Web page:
A quick look at a timely topic of interest – with a brief review of why it could matter to investors.

Chart of the Week

March 23, 2015

Inventories: less can be more
Manufacturing & Trade Inventory-to-Sales Ratio: Dec 1980 – Dec 2014


Source: Census Bureau via Bloomberg, as of 1/31/2015. This information is provided for illustrative purposes only and does not reflect the performance of an actual investment.

The bottom line:

  • The initial estimate of US GDP growth for 4Q14 was recently revised downward, from 2.6% to 2.2% – not especially encouraging for investors hoping for further pickup in economic activity.
  • However, that downward revision can be attributed in part to lower levels of inventory accumulation than were assumed in the previous estimate – which does have positive implications for continued future growth.
  • Why? If inventories were to grow too large, production would need to be cut until excess inventory is worked through. If those cutbacks were significant, then overall growth could slow abruptly.
  • Contrast that with a more modest inventory build-up – one that would allow companies to carry on production even if there's a temporary falloff.
  • That might allow companies to weather a temporary slowdown in demand – which is how some are interpreting the recent slowing in retail sales, durable goods orders and the ISM's Purchasing Managers Index for manufacturing.¹
  • In the past, big swings in inventories were a major factor contributing to "boom & bust" periods in the American economy. However, the introduction of new technologies that allow for better monitoring and control of inventory levels has helped moderate that.
  • For example, there have been three official recessions averaging 11.1 months in length since 1990—a period that arguably covers the widespread introduction of inventory control technologies. Contrast that to the period between post WWII era until 1990, when there were eight recessions, averaging 18.2 months in length.²

The chart:

  • The chart above shows the inventory-to-sales ratio from the Census Bureau's Manufacturing & Trade Inventory and Sales series, which compiles data from the wholesale and retail sectors of the economy.
  • The inventory-to-sales ratio measures the number of months it would take businesses to deplete their shelves if the pace of sales remained constant.
  • The ratio was in general decline from the 1980s until the early 2000's; for that quarter century the ratio averaged about 1.5 months.
  • Since then it has stabilized, averaging just below 1.3 months over the past decade—even including the spike during the recession of 2008-2009 (not a typical recession).
  • In January, the I/S ratio was 1.35 months, above the 10-year average and the highest since July 2009.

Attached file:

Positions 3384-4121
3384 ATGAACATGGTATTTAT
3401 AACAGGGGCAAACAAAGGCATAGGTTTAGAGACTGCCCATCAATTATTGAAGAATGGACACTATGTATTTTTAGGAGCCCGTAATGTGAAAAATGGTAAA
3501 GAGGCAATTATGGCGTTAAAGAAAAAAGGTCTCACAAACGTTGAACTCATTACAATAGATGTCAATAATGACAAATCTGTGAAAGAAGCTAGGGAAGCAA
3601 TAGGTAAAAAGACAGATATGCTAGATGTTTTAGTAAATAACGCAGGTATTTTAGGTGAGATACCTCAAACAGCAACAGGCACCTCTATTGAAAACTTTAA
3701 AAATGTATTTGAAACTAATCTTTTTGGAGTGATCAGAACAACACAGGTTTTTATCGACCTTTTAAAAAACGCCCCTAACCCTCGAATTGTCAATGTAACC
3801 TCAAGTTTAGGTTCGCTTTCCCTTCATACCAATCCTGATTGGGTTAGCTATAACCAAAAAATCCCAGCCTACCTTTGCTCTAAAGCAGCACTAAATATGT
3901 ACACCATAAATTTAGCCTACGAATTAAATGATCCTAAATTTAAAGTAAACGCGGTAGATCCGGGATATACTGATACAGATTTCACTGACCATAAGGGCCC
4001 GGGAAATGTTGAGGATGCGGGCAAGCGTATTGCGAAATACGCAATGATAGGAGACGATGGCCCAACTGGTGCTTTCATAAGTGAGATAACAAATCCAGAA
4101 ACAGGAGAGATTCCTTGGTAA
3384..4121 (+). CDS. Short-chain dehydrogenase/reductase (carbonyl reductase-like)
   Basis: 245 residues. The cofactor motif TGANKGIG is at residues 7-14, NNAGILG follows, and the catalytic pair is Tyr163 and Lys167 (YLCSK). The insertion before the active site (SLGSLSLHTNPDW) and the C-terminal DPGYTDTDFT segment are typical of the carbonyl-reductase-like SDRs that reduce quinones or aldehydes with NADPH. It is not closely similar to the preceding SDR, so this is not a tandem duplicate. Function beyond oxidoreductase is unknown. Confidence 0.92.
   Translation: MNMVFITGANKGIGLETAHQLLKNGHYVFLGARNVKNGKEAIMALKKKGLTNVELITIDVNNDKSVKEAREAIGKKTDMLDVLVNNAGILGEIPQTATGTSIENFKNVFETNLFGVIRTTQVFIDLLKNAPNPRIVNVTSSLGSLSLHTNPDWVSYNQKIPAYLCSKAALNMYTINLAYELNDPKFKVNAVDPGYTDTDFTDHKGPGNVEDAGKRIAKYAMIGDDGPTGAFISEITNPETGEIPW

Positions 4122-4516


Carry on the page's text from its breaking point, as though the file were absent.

¹ Source: Bloomberg. Retail sales declined on a month over month basis in December, January and February. In January 2015 (the latest available), durable goods orders, excluding the more volatile transportation orders, were 3.3% below their peak of September 2014. Including transportation orders, they were 2.1% below the July 2014 peak. The ISM PMI slowed to 52.5% in February from 52.9% in January, which was a decline from 57.8% in December.

² Source: National Bureau of Economic Research, US Business Cycle Expansions and Contractions


Gross Domestic Product ("GDP") is an economic statistic which measures the market value of all final goods and services produced within a country in a given period of time.

The Manufacturing and Trade Inventory and Sales estimates are based on data from three surveys: the Monthly Retail Trade Survey, the Monthly Wholesale Trade Survey, and the Manufacturers' Shipments, Inventories, and Orders Survey.

The Institute for Supply Management's (ISM) Purchasing Managers Index (PMI) for the US manufacturing sector measures sentiment based on survey data collected from a representative panel of manufacturing and services firms. PMI levels greater than 50 indicate expansion; below 50, contraction.

The Institute for Supply Management (ISM) is an association representing more than 48,000 purchasing and supply management professionals. It conducts regular surveys of purchasing and supply managers to determine industry trends.


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Will the current wave of central bank easing jump-start the world's economies?


Will the current wave of central bank easing jump-start the world's economies?

No - The real issues are structural - real progress on labor reform and regulatory excess will have more impact
No - Deflation is already taking hold, making monetary policy changes ineffective
Yes - The US model shows that monetary easing can help economies heal in the medium term
Yes, but it will take even  longer than it did in the US, and the delay will have a negative political impact

Previous month Poll

What would be the best news for markets for the remainder of the year?

Strong US corporate earnings validate US economic expansion
Strength in the US dollar convinces the Fed to keep short rates low longer
European Central Bank bond buying rekindles growth in European Union countries
Growth in China strong enough to leave room for financial system and structural reform